For me, it’s not a drag to be a waitress. It’s not a stepping stone. It’s not beneath me. I just turned 44, and I am thrilled to call it my career choice.
What do you like about serving?
Every table has a story to tell. It’s never mundane. Of course, it’s waitressing and so the skill set remains the same, but the people are always a whole new set of characters. You can have a couple on their first Tinder date – that’s when I’m seen and not heard – to celebratory milestone events, like people’s birthdays or couple’s anniversaries. I love dealing with people. I love all kinds of humans.
How do you "read" a table and know how much to interact or not interact?
By their vibe. I respond to their vibe. I am the mother of three – and "mom" to a lot of people I work with and have worked with – so I have a "mom vibe" that makes me very good at reading people. I feel like I'm an expert on humanity. I really do.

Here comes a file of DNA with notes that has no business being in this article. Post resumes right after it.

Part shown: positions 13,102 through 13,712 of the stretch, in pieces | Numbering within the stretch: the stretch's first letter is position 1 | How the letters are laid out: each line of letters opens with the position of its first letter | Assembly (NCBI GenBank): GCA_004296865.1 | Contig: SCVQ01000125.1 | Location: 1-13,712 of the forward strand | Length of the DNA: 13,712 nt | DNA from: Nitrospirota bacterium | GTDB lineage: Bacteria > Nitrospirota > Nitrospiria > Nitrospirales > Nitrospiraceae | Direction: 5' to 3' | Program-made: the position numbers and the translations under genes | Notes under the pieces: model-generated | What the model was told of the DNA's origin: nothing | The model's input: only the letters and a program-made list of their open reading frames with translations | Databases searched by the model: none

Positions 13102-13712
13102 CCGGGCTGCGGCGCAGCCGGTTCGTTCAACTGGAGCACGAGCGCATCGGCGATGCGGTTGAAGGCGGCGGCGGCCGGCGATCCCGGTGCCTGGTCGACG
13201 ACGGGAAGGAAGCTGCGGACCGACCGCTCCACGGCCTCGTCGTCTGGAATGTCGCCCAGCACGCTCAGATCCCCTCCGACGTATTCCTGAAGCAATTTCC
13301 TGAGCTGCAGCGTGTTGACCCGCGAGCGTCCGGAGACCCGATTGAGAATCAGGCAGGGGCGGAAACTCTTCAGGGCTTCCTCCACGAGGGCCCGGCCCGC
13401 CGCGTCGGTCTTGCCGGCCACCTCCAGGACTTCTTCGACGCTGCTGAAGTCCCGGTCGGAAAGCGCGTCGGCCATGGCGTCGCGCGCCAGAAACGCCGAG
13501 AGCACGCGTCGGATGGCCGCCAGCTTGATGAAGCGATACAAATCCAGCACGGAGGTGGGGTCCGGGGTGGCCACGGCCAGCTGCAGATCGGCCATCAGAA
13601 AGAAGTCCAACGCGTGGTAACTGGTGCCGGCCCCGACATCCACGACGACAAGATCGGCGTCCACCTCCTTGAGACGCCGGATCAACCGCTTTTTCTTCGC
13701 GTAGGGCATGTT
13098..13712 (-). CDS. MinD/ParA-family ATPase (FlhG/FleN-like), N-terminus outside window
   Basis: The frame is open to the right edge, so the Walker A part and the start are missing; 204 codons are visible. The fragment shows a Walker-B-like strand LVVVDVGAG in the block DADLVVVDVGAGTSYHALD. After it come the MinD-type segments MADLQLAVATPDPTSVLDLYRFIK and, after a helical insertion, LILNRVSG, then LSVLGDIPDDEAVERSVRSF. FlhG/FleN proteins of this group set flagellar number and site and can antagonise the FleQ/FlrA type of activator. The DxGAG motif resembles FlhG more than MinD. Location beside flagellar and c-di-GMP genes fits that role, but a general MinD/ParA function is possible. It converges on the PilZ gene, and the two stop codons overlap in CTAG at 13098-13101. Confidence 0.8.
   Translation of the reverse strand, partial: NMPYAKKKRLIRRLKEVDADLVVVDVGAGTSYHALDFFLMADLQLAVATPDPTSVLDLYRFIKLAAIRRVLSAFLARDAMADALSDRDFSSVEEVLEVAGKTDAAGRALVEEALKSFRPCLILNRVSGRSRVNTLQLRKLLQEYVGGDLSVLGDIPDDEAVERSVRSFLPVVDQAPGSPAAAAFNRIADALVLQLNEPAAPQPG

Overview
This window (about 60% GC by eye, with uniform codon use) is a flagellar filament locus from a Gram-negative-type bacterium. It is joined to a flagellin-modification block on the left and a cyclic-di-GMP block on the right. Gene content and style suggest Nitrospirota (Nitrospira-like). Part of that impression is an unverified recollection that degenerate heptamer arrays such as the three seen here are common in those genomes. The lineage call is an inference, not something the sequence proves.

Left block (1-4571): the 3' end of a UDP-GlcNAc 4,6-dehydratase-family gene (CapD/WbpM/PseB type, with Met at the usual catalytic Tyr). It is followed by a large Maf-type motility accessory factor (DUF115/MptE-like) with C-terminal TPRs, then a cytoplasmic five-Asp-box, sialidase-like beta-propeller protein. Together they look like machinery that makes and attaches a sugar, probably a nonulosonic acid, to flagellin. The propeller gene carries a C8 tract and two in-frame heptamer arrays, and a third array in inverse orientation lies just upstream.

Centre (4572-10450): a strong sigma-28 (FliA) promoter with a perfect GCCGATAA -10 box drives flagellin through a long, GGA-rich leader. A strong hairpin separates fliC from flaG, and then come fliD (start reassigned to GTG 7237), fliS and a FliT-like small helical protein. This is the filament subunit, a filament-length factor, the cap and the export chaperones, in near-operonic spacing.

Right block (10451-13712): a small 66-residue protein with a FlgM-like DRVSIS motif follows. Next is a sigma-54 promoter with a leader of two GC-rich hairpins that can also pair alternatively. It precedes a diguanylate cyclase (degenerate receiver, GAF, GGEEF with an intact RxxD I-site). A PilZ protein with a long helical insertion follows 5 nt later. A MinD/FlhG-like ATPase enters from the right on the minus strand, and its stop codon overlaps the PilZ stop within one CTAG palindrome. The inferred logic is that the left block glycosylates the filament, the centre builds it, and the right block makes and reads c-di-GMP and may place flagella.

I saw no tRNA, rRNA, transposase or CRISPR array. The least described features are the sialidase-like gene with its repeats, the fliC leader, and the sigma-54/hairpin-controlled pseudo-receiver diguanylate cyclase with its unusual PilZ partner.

How old are your kids?
They are 18, 20 and 22.
Where are you from and what neighborhood do you live in today?
I grew up in Hartland, but I currently live in Walker’s Point – walking distance from work. I moved here in 2008, the first year Obama was president, and I've seen quite a few changes and enhancements in the neighborhood. I really love it.
How do you feel about the term "foodie"? Are you one?
Yes, I am one, and I’m OK with it. I love trying new restaurants and being able to know the dining scene well enough to make recommendations to my guests at La Merenda who might be in town for the weekend and want to know where else to go. I like to compliment the places around us. There are so many great restaurants in Walker’s Point and Bay View.
What do you like to do in your off time?
I like to spend my money unwisely. I love to dine out, thrift and shop, go out for coffee in different coffee houses. Coffee drinks are my guilty pleasure.
In the future, I would like to get into yoga. I've never done it. Put that into writing so I do this. If I see it in print, I will have to do it, right?